The Poverty Reduction Work Group Steering Committee is a group of individuals from across Washington with lived experience with poverty who have come together for the past 6 years to influence the crafting and implementation of the 10-Year Plan to Dismantle Poverty, drive anti-poverty legislative efforts, and more. Since its inception in 2018, Poverty Action has played a role to convene and facilitate the Steering Committee. 

A group of students at the University of Washington, Evans School of Public Policy & Governance researched the Poverty Reduction Work Group Steering Committee for their Capstone Project. Over the past 6 months, Johanna Lundahl, Oli Van Hoeve, Sophia Keskey, and Tara Woodruff researched genuine partnership between state agencies and people with lived experience, using the Steering Committee as a case study. They received the Justice and Diversity Capstone Award at graduation for this research. 

Johanna Lundahl, Oli Van Hoeve, Sophia Keskey, and Tara Woodruff holding their Diversity and Justice Awards at their graduation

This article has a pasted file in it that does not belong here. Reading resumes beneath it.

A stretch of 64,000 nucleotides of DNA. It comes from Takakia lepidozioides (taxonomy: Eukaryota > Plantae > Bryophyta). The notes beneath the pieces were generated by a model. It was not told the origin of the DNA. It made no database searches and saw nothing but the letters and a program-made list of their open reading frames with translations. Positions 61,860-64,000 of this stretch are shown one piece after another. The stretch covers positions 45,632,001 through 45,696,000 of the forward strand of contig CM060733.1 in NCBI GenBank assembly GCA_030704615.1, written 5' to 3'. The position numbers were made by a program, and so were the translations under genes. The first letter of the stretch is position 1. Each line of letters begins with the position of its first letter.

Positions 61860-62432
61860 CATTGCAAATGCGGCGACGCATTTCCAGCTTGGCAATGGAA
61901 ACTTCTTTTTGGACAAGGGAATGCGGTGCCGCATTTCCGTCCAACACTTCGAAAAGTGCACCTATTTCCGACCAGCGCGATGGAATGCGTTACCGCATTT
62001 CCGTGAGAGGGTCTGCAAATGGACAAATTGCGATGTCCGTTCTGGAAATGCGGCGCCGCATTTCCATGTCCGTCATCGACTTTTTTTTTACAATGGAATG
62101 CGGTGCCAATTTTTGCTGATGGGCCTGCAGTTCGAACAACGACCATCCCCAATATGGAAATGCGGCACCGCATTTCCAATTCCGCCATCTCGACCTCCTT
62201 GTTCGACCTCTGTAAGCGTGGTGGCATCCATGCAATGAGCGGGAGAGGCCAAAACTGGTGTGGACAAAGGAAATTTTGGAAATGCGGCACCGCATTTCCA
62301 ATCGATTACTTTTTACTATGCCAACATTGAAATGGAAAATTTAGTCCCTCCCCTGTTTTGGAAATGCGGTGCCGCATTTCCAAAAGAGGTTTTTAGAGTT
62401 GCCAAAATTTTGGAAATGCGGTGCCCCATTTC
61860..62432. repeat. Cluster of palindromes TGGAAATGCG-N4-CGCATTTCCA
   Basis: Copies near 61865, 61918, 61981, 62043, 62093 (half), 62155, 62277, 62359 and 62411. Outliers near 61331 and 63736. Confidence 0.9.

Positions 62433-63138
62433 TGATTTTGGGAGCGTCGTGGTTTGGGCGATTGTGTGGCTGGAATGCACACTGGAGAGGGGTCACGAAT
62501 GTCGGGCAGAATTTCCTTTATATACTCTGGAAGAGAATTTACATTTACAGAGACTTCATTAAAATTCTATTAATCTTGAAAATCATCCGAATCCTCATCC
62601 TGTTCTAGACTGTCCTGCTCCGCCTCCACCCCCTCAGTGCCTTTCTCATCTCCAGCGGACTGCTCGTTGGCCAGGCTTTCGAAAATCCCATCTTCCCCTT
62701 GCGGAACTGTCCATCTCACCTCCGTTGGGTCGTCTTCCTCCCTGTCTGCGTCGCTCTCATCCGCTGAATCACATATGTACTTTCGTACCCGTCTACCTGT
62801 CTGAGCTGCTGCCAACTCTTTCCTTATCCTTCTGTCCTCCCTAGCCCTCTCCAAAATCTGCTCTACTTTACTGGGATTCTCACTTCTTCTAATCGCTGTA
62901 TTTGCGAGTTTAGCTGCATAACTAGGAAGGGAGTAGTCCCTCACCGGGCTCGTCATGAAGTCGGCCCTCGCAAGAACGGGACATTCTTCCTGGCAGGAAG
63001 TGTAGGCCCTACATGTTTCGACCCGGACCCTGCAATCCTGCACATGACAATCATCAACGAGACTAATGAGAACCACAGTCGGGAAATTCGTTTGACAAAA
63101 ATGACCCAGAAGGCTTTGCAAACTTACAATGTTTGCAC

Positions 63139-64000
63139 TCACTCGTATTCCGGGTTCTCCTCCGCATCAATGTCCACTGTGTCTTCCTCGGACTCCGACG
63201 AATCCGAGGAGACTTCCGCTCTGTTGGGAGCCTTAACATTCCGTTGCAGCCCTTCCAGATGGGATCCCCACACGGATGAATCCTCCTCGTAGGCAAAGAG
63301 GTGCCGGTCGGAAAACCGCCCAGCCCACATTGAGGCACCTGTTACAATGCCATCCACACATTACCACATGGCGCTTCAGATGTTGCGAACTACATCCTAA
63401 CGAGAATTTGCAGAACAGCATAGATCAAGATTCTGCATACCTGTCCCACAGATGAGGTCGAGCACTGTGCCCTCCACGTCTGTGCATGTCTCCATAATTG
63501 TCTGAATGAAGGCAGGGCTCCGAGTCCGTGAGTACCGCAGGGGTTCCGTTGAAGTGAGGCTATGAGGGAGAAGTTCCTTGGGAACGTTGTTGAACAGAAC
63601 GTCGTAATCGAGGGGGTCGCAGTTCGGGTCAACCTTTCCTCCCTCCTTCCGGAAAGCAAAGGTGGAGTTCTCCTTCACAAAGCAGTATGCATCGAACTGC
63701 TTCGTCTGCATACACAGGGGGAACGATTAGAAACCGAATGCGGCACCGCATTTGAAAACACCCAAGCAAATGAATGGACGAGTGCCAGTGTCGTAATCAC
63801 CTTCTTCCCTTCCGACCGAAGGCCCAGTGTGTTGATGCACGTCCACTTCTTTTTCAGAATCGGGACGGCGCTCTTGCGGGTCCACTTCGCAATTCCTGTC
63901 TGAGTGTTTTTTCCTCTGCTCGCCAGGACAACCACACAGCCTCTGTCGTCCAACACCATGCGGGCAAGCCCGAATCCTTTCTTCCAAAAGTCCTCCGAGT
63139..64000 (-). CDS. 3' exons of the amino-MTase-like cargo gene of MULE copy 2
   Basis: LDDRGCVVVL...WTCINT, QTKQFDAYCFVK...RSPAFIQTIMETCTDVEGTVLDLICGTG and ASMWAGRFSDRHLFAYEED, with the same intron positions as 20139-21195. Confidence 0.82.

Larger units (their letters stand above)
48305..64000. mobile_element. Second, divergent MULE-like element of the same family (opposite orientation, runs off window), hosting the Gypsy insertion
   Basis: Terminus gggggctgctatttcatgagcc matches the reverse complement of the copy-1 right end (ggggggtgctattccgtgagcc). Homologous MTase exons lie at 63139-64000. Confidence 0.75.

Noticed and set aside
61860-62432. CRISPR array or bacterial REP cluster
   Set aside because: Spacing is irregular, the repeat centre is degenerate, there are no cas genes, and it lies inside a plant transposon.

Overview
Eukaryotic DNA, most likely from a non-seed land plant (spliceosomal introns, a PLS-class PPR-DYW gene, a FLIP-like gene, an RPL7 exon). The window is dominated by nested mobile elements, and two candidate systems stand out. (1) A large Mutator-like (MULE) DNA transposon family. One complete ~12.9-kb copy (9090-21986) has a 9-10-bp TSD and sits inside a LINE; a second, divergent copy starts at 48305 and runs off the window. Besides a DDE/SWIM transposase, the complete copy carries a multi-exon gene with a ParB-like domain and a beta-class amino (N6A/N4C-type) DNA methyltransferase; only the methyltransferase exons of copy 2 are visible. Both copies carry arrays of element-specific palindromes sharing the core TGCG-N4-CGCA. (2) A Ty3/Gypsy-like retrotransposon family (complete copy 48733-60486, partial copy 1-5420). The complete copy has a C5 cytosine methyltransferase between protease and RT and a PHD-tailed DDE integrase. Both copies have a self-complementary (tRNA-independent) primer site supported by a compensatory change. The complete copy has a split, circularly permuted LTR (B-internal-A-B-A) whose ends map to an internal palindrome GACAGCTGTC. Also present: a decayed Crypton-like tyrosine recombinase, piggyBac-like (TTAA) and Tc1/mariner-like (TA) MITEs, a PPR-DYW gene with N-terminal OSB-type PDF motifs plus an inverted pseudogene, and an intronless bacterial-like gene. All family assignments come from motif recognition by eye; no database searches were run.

Through their research, they analyzed the features of the Steering Committee’s design that made partnership between community members with lived experience and state agencies successful, how Steering Committee members felt about their participation in the group, and what organizational and capacity considerations state agencies must make to partner authentically with community members with lived experience.  

They found several factors were key to the Steering Committee’s successful convening, building, and facilitation. Primarily, relationship building was central to the work of the Steering Committee. Understanding that government institutions have a history of causing harm to those living in poverty, building trust and authentic connection between agency staff and community members was a vital first step to partnership.